A Poll on Public Schools - The Missourian: Opinion

default avatar
Welcome to the site! Login or Signup below.
|
||
Logout|My Dashboard

A Poll on Public Schools

Print
Font Size:
Default font size
Larger font size

Posted: Saturday, June 23, 2012 6:32 pm

Polls are taken on many subjects and issues today. They have been proven to be more accurate than not in most cases. Poll taking is very professional. Candidates for political offices especially are influenced greatly by polls.

A Gallup Poll conducted in early June indicates that many, many people today do not have much confidence in our public school systems. Gallup said the confidence in public schools in the U.S. dropped to the lowest level in the last four decades.

Just 29 percent of the people polled said they had a “great deal” or “quite a lot” of confidence in public schools. Forty percent said they have some confidence and 30 percent said little or none. In conducting the poll, 1,004 adults were interviewed. The poll has a margin of error of plus or minus 4 percentage points.

Why this poor rating for public education? We do have some very poor public school systems in metro areas and in some rural areas. Public school unions in metro areas are believed to be a reason. We hear criticism that the unions protect poor teachers and stand in the way of making changes that would be beneficial to the education programs and improve discipline. A factor certainly is a lack of resources in many districts. We hear of waste in districts. We read of low scores by students. Discipline is restricted. The poor performing school districts generate bad publicity. All of this lowers the public’s confidence in public schools.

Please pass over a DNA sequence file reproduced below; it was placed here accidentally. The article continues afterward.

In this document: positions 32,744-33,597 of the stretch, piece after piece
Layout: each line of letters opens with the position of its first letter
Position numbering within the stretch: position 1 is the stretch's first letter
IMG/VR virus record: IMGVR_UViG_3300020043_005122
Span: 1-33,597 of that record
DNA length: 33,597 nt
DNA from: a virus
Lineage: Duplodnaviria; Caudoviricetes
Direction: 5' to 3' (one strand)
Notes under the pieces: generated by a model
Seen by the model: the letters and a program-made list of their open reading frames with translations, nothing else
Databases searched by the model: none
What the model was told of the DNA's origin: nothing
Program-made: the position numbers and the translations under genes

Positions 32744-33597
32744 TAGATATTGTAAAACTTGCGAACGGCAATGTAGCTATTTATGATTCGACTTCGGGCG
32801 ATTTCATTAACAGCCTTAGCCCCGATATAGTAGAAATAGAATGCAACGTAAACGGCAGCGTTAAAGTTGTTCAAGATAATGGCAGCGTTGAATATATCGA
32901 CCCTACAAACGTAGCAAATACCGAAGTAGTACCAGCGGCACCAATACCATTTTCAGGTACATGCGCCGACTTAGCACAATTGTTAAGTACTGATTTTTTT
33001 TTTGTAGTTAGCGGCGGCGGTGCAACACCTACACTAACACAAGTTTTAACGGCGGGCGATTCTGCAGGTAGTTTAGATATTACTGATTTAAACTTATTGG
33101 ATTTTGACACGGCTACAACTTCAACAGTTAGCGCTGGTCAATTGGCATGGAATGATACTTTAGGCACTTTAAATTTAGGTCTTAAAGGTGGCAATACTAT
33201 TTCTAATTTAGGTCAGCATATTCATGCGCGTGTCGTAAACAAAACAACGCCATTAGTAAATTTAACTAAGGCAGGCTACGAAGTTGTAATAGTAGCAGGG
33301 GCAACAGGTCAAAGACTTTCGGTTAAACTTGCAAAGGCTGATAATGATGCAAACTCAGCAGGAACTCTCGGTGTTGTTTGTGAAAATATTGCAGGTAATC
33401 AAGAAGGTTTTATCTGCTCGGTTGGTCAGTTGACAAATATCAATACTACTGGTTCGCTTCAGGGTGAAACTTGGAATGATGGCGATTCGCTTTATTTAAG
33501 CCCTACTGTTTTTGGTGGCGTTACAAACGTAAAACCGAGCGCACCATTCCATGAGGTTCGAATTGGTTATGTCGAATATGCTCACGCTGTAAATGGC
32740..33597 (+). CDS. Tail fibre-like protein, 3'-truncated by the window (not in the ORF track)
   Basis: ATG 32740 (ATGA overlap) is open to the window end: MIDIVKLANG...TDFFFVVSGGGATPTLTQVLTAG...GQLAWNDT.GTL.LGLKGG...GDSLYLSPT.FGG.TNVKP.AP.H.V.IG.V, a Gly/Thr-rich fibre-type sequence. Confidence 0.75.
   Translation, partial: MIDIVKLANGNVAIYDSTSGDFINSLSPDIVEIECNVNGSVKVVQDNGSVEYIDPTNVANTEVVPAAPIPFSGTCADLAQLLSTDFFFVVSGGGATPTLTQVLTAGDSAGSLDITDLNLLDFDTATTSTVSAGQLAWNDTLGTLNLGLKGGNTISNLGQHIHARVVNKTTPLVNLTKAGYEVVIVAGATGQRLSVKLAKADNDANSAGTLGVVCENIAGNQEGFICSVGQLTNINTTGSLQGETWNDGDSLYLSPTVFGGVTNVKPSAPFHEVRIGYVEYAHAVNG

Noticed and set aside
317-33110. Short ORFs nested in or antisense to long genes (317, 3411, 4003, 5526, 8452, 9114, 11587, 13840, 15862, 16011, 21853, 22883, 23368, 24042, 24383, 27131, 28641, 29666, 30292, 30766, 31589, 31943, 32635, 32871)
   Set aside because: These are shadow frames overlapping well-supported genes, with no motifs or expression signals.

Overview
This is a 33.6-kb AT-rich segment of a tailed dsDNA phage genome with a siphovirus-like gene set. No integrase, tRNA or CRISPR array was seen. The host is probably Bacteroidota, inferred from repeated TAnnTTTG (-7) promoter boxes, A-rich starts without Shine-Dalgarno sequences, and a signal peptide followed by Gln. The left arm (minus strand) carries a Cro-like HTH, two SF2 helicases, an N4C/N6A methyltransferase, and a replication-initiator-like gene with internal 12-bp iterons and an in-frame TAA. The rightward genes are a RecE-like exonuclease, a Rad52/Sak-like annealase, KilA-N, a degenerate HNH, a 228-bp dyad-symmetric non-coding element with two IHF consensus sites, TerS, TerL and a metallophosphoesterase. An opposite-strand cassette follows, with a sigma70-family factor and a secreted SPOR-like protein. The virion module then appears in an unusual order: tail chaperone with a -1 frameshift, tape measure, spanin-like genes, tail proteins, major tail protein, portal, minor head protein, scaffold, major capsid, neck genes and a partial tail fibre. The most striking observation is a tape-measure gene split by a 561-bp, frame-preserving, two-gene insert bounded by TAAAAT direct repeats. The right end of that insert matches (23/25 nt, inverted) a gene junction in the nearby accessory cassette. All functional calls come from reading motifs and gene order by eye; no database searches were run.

It should be added that the students who perform poorly in substandard school districts too often come from a broken family and neighborhood environments. Teachers can’t be expected to assume the role of parents of the students in their classrooms. However, that’s what some teachers have to do. There are many remedial programs in public schools today because there is a lack of eduction in the home. These catch up courses add to the cost of educating children.

Residents of public school districts should take more interest in education. They should encourage, even demand, quality in education. Too many people never attend a board meeting and never seek election to their boards of education.

It’s a fact that most of our public schools are turning out good students who go on to higher education and do well. There are countless success stories about graduates of our public schools who are good citizens and have success in their fields of endeavor.

One of the elements of life in America that has made this country great is our public school systems. It is part of the structure that make this nation strong. Yes, we have shortcomings in some components of our educational system that raise concerns about our country’s future. Public education needs a higher level of appreciation by Americans. We take if for granted and have allowed cracks in its structure.

We haven’t lost confidence in our public school system. There are districts that are below acceptable standards. We would like to see less mandates from the state and federal governments. Local control has been slowly eroding. The best school districts are those that promote a quality education, which leads to pride. We have too many residents of districts who have low attention levels when it comes to education and who are no-shows, nonparticipants, who complain about their public school taxes but are noncontributors when it comes to personal involvement in support measures.

In public education, the residents of a district should accept the responsibility of being active participants to ensure educational quality. If there is a lack of confidence in the educational quality, it can be restored by taking an interest in the operational process by being a participant instead of being a curbside critic.

/opinion

Jobs